Here’s our latest update from the “Open Doors Community Centre” in Astana, Kazakhstan – a place for young adults, couples and parents to gain employable skills and life skills.
English Conversation Club
The English Conversation Club is chugging along well. Lately, ever week we have been seeing between 6 and 10 people. We had a great turnout for our celebration of American Thanksgiving near the end of November. We went around the group and everyone shared what they have been thankful for in the past year. We will be holding our annual Christmas party next weekend, and are expecting a large turnout. Activities like that help provide some deeper cohesion with shared experiences, which is great in this city of so many newcomers without good social networks. The easier level club continues to attract new people, often with very low levels of English. That is a challenge for me, but the participants really value the time.
Mums and Toddlers Club
Many mothers and their young children keep coming to this club. The ladies enjoy the time with each other and the children love the crafts and toys. Tirzah had to limit the age of which children can attend because the older children play a bit rough and change the dynamics too much in the group. Thankfully, the mothers accepted the limits without taking offense. This past week, we decorated the room with Christmas/New Year’s decorations, and everyone is looking forward to the big New Year’s (like our Christmas) party which will come up at the end of this month.
Kazak Conversation Club
Our newest club started on October 9th! It has been a very slow start, but we think once the word gets out better that we will have a good turnout. The purpose of the club is to primarily help ethnic Kazaks practice and grow in their Kazak language in a safe environment. There are many Kazaks who are primarily Russian speakers and do not speak the Kazak language well. If they try speaking Kazak, they are normally ridiculed for not speaking well. This results in them not trying to speak and, consequently, never progressing in the language. This then affects many of them as Kazak language fluency has become a bigger requirement for work and social interactions. We are hoping the group will be well attended and that a healthy, nurturing environment can be fostered. Whenever I mention the club to people, they are very positive about it.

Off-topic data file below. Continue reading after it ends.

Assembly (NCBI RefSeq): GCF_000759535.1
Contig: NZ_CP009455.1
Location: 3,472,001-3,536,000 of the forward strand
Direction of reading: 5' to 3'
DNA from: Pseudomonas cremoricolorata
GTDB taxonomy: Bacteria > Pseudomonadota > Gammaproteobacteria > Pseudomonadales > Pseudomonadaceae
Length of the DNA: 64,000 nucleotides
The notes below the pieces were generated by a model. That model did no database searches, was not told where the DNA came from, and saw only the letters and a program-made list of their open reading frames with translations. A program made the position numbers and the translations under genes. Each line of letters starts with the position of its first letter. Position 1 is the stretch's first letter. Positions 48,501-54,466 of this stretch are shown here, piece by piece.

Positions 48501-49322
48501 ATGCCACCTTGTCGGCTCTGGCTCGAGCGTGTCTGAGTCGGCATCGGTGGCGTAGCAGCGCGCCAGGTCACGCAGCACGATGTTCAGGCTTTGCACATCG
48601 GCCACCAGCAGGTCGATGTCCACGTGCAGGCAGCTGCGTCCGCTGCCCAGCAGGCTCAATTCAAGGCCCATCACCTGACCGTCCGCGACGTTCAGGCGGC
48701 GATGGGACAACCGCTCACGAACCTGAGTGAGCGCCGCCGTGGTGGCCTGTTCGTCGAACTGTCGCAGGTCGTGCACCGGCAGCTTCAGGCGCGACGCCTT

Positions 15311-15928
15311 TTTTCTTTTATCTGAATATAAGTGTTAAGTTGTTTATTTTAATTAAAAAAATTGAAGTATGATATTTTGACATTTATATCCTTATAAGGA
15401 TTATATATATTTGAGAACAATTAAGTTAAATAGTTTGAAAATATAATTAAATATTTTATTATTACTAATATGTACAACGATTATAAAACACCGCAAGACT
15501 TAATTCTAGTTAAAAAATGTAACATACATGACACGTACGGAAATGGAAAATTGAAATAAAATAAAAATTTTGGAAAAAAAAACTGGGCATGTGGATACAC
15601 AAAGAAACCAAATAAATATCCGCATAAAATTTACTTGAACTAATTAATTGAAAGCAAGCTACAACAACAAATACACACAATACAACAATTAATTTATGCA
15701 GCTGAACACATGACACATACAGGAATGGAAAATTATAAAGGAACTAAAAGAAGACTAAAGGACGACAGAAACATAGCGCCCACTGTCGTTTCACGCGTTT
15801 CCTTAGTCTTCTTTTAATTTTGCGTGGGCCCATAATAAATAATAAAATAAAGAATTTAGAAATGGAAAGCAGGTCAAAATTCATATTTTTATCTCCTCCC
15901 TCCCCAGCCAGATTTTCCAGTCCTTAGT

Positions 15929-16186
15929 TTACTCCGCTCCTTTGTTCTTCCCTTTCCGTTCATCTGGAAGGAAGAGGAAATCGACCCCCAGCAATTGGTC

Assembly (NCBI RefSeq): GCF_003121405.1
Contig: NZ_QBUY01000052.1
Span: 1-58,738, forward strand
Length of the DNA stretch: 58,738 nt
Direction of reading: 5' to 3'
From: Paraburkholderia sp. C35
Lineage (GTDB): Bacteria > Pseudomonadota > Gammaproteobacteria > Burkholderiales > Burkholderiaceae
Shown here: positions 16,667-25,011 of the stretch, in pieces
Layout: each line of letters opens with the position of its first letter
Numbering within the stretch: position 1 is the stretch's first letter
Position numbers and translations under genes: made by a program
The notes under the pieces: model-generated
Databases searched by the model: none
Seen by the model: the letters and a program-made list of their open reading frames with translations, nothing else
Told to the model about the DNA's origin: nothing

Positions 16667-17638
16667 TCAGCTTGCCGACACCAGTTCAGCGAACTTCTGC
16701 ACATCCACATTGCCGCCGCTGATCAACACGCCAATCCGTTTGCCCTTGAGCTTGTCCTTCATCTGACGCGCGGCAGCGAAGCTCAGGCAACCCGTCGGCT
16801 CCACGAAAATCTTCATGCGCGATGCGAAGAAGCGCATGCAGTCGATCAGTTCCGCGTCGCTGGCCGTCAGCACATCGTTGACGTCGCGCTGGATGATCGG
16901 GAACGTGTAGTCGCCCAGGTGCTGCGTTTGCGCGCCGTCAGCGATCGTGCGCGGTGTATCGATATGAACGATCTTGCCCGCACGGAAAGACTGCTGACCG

We also continue to provide many flyers on various health issues with helpful information for people and their families. Normally, we have some of these brochures posted in the public hallway for people to read and take as desired. We reinstalled our bulletin board despite the repairs in the corridor not being finished. Also people who attend our various clubs often take some flyers as needed.
There are many financial challenges, especially rent for the Centre where so much training happens. You can help by clicking on the Ezidebit button below.